Jim and Sharon also have a passel of relatives in the area. In fact on our second day, they invited us to go with them to the Price Cousins’ (and their spouses) brunch. What fun and laughter! We felt honored to be included; there were 16 folks including Linda and me.
Our last day there, Jim and Sharon drove us around the area going through a bunch of small-to-tiny towns. First stops were in an Amish area where their ‘stores’ were in their yards instead of in a town setting. The bakery was closed that day (sadly) but we did purchase some things at two different ‘general’ stores.
The weather was super! The days were relatively cool and nights were in the 60s. Our three days there flew by and we were on the road again. This time, a short drive into western Wisconsin.
The Mighty Mississippi River - Blackhawk Park, Corps of Engineers Pool 9 on the Mississippi River
Because I enjoyed this park so much last year, it was a ‘must’ on our itinerary this year. Jeremiah happily parked under the park’s many huge cottonwood trees – and at times it looks like it is snowing.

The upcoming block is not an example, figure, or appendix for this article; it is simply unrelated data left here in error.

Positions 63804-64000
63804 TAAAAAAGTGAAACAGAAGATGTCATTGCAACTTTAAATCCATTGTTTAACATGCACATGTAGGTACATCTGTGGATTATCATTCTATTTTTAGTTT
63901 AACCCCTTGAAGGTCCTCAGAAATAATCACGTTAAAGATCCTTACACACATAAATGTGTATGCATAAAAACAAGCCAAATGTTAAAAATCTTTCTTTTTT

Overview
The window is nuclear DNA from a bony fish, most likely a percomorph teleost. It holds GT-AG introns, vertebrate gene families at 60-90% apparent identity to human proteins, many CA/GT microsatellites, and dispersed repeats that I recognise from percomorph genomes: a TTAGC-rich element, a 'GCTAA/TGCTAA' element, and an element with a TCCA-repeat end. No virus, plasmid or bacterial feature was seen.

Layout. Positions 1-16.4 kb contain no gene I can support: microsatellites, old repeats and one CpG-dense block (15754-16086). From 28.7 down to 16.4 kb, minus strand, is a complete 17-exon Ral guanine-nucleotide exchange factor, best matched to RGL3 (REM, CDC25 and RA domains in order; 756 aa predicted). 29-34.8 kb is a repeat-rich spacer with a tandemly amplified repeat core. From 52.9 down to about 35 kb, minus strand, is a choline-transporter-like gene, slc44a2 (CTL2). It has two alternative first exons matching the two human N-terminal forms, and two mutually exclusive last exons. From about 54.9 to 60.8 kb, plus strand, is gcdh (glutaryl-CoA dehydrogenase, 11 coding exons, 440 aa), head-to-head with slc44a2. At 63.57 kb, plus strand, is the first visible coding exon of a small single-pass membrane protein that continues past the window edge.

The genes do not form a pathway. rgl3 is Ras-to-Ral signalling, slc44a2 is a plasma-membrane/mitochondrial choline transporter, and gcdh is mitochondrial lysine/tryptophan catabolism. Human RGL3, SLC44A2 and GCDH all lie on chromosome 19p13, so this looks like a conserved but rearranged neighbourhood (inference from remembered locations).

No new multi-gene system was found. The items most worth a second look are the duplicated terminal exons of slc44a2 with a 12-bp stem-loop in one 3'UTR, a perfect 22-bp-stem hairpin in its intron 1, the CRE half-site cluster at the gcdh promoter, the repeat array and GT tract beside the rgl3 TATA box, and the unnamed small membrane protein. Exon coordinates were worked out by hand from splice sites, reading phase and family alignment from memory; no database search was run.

We have front row seats along the river and watch the boats with hopeful fishermen and pleasure seekers and the occasional barge traffic. Behind us, and behind rows of thick trees, is a major busy north/south rail line. When we feel or hear a rumble, it is either river or rail traffic.
After the cooler days in Iowa, we were in the typical hot, humid weather of the Midwest. Thankfully it rained our first night there, making it good sleeping weather. The downside was that the humidity seemed to double the next day. We did some walking, but kept it to a minimum because Linda’s ‘new knee’ apparently doesn’t like damp weather.
As we walked through a neighboring community, we laughed over their speed-limit sign that said:
Slow Down or Stay Out
Blackhawk Park is a small portion of the 240,000-acre Upper Mississippi River National Wildlife and Fish Refuge that was established in 1924 by the Corps or Engineers. A plaque in the park reads:
The seemingly endless panorama of river, backwaters, marshes, islands, and forest, framed by steep bluffs, makes the refuge a national scenic treasure; a place for wildlife to feed, rest, breed, and rear young.
That’s it for this week. On our last evening there, I took this picture of the sun setting over the Mississippi River.